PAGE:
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No Matter If It’s The Streets Of Cleveland, Web Design, or Insurance: Human Empathy Helps

I live a double life, moving regularly back and forth between a home in Cleveland, Ohio and one in Detroit, Michigan, and living in two cities has given me — forgive my arrogance — a tiny bit more perspective on human existence than I think most people have. Both of my homes are once-great cities that are fighting hard to rise back to greatness, and each one can produce both crushing hopelessness and uplifting moments depending on where you look.

Long Story Long
Someone out there is asking ‘what does this have to do with web design, Jared?’ I’ll get there — bear with me. I was walking down the street in Cleveland a few days ago, and I came across one of many people begging on the street. This guy was different — rather than the classic haggard look and beat-up cardboard sign, he looked clean, moderately well-dressed (a T-shirt, an obviously shaven beard, and some clean shorts), and a sign written on a plank of wood. The sign read “Spaceship broken. Need parts for trip home.”

Unfortunately, at the time, I didn’t have any cash on me, but I stopped and laughed with him and asked him about his story — more specifically, why he chose such an unorthodox appearance. Didn’t the haggard look evoke more sympathy? “Sympathy is overrated,” he told me, “I prefer empathy.”

I asked him what he meant, and it started the longest (and most interesting) conversation I’ve ever had with a beggar. He told me, in short, that it’s easier to identify with people that look like you — and when people identify with you, they imagine themselves in your shoes. They can’t help it. And when they do that, they can imagine your pain much more ably than they can if they simply see someone that they feel only pity for.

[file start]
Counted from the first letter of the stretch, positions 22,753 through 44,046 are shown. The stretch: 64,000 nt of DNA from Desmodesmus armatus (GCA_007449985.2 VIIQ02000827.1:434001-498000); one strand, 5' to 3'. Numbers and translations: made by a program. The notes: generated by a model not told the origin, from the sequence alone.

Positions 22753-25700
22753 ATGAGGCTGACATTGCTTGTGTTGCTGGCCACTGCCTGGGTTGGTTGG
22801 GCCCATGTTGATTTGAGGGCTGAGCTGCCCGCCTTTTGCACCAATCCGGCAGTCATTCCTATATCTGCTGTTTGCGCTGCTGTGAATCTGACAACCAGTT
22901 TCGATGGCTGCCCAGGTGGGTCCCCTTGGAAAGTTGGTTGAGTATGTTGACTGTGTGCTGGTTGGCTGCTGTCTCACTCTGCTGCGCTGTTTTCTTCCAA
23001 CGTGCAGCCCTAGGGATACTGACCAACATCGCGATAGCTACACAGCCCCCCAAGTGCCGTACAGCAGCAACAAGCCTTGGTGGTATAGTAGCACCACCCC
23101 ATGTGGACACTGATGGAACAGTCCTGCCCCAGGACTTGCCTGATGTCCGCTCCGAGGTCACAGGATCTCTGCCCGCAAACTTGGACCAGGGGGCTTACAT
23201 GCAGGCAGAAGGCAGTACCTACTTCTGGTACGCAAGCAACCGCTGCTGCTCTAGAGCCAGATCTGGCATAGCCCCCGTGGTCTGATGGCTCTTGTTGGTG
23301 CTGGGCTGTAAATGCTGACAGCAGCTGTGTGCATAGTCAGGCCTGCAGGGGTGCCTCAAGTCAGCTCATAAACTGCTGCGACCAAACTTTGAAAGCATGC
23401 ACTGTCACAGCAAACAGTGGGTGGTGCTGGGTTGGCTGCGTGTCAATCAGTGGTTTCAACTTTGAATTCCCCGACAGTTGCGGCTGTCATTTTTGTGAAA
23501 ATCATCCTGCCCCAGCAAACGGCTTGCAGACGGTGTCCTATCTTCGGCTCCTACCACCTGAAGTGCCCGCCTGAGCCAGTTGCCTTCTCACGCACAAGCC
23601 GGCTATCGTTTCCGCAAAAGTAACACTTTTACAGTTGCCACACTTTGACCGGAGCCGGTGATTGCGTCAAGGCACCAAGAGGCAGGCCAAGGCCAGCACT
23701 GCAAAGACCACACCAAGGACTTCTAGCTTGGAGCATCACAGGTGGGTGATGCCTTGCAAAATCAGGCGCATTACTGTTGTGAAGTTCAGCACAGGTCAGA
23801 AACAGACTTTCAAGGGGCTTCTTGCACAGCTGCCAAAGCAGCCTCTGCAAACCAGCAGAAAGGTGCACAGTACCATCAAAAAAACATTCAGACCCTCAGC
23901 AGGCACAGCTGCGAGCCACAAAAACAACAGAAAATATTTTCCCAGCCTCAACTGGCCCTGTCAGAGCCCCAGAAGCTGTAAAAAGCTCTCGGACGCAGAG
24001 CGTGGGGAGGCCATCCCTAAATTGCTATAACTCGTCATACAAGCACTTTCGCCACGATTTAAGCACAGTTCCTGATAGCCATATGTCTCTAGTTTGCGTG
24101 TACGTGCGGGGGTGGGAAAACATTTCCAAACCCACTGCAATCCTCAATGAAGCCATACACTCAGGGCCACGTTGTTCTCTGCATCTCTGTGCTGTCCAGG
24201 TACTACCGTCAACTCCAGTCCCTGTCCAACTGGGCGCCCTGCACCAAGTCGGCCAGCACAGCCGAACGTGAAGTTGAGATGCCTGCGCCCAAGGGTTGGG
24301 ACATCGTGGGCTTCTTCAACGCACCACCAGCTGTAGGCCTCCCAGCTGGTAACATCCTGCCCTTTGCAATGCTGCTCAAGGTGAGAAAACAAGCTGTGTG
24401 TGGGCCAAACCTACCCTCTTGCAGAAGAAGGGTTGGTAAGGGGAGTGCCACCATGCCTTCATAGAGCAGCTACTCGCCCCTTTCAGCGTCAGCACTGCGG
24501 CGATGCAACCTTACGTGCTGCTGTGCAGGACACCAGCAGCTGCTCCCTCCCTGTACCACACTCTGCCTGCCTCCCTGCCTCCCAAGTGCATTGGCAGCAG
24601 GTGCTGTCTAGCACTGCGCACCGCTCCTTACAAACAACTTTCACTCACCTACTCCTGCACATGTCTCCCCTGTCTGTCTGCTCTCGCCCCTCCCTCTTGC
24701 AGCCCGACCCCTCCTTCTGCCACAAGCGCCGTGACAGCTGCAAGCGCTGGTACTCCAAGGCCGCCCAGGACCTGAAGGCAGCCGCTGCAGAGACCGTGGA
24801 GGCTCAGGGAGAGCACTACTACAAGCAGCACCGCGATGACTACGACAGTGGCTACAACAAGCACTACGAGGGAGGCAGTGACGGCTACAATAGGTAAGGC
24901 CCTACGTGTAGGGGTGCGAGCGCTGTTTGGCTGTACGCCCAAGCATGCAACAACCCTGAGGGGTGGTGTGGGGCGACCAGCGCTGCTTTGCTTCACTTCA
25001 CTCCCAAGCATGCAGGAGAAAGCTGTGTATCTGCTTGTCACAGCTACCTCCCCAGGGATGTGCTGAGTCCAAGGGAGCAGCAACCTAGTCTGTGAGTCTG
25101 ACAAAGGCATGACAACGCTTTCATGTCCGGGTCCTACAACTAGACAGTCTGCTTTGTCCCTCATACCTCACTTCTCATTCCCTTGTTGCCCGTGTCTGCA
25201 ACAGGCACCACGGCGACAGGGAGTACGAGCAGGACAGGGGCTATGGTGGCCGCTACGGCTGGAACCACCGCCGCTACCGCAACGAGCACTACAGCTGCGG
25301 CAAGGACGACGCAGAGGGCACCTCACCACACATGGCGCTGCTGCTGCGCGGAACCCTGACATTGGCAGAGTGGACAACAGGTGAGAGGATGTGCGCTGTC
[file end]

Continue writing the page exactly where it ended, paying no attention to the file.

Here’s What It Has to Do With Web Design
Now, I don’t want to encourage anyone to go out begging, but the lesson here is profound, even for web designers — if you can get people to identify with you, you can get them to feel, and when you evoke emotions, you encourage action.

Here’s an example from a friend of mine in Washington State from a few years back. Faced with stifling competition from major insurance companies, one local company started an advertising campaign both on TV and online that featured some unique quirk that Northwesterners have that doesn’t appear in many other places in the US. One of them was “socks and sandals guy”. Another was the “type-A yoga girl”, and the “goosebumped beach bum”. Each one of them was quite clearly designed from the ground up to make people laugh and say either “hey, that’s me!” or “I know that person!”

The product (PEMCO insurance), in the end, was actually less relevant than the connection and the empathy that the ads generated — and that’s the point. As web designers, we have an opportunity to create the face of a company, and while we generally don’t offer advertising services as part of what we do, we still have the ability to make that face as easy to identify with (and hopefully as like-able) as possible. Ask yourself how you can arrange the design elements of your next page to make your clients’ clients see themselves in the product or service being offered, and see if you can’t get the power of human empathy working for you.

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